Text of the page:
In introducing No Rest for the Dead, David Baldacci said, "The lineup of writers who have contributed to this mystery is akin to the Murderers' Row of the 1927 New York Yankees." He's right. Twenty-six authors, including Jeffery Deaver, Tess Gerritsen, Jeff Lindsay, Kathy Reichs, and Jonathan Santlofer joined forces with editors Andrew F. Gulli and Lamia J. Gulli to tell one story.
Former homicide detective Jon Nunn introduces the story, ten years after Rosemary Thomas' execution for her husband's murder. And, although Nunn's testimony helped send her to death row, he's not convinced she actually killed her husband. After Rosemary's death, Nunn's obsession with the case cost him his job and his marriage. So, when the invitation arrives from a board member at San Francisco's McFall Art Museum to attend a memorial service a decade after Thomas' execution, Nunn is eager to see all the players back in one place.
The book is divided into two parts. The 1998 section tells the story of the crumbling marriage between Rosemary Thomas and her cheating, crooked husband, Christopher, curator at the McFall Art Museum. Each author adds a little bit more to the story, revealing Christopher's schemes and character, leading up to his disappearance and the discovery of the decaying body in a Berlin museum. While Nunn investigates, he grows to like Rosemary, but can do nothing when all evidence points to her guilt.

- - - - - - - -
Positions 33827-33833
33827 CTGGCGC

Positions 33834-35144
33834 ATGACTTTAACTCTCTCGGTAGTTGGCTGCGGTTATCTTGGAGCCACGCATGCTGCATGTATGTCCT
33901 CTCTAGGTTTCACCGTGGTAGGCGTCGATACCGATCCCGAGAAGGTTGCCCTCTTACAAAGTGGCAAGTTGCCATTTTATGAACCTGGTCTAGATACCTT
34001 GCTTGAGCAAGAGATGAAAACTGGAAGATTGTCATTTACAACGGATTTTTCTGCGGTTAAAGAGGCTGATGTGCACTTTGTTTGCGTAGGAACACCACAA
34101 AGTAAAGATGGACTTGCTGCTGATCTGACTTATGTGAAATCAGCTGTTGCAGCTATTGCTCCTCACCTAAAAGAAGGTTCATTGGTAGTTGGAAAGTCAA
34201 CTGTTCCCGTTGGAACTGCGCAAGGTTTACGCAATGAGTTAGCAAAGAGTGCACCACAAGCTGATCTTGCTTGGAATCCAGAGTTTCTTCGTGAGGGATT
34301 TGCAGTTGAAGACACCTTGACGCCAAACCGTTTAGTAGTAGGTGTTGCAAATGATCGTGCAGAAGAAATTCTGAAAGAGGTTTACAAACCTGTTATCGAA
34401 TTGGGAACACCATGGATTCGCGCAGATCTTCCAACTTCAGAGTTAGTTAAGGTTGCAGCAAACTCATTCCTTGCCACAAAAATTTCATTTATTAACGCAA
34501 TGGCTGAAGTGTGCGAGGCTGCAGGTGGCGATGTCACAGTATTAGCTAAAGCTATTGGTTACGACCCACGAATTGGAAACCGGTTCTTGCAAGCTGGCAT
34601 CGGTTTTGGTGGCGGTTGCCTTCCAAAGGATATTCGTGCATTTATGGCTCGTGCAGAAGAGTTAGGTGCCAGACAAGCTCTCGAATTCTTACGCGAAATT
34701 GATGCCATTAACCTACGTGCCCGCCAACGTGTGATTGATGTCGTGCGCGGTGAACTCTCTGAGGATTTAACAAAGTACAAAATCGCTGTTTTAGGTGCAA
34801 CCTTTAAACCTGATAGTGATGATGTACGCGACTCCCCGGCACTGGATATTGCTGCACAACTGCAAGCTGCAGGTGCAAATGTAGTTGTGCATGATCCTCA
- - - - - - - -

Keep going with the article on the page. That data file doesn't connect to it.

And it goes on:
Ten years later, the detective has lost everything but his conviction that an innocent woman was executed. When the board president invites all the players back to the museum for a memorial service, the stage is set for a final confrontation. But, remember, this is a book written by twenty-six of the prominent authors in the crime fiction business. There will be a number of surprising twists before the reader learns what really happened to Christopher Thomas.
I was surprised at how well this story worked with twenty-six writers. And, at times, their distinct styles were very evident, particularly in the first half of the book. Some of the authors created much more readable episodes than others. As a fan of cold cases, I particularly appreciated the second half of the book in which the characters looked back at the case from a ten-year perspective. I found Marcus Sakey's concluding chapter a little outrageous, but, considering the characters, even that fit in the story. And, Jon Nunn's diary entries served to tie the story together.
Looking for a fast-paced, intriguing mystery for a quick summer read? No Rest for the Dead should serve nicely. And, proceeds from the book benefit the Leukemia & Lymphoma Society.
No Rest for the Dead. Simon & Schuster. ©2011. ISBN 9781451607376 (hardcover), 272p.
FTC Full Disclosure - The publisher sent me a review copy of the book, hoping I would review it.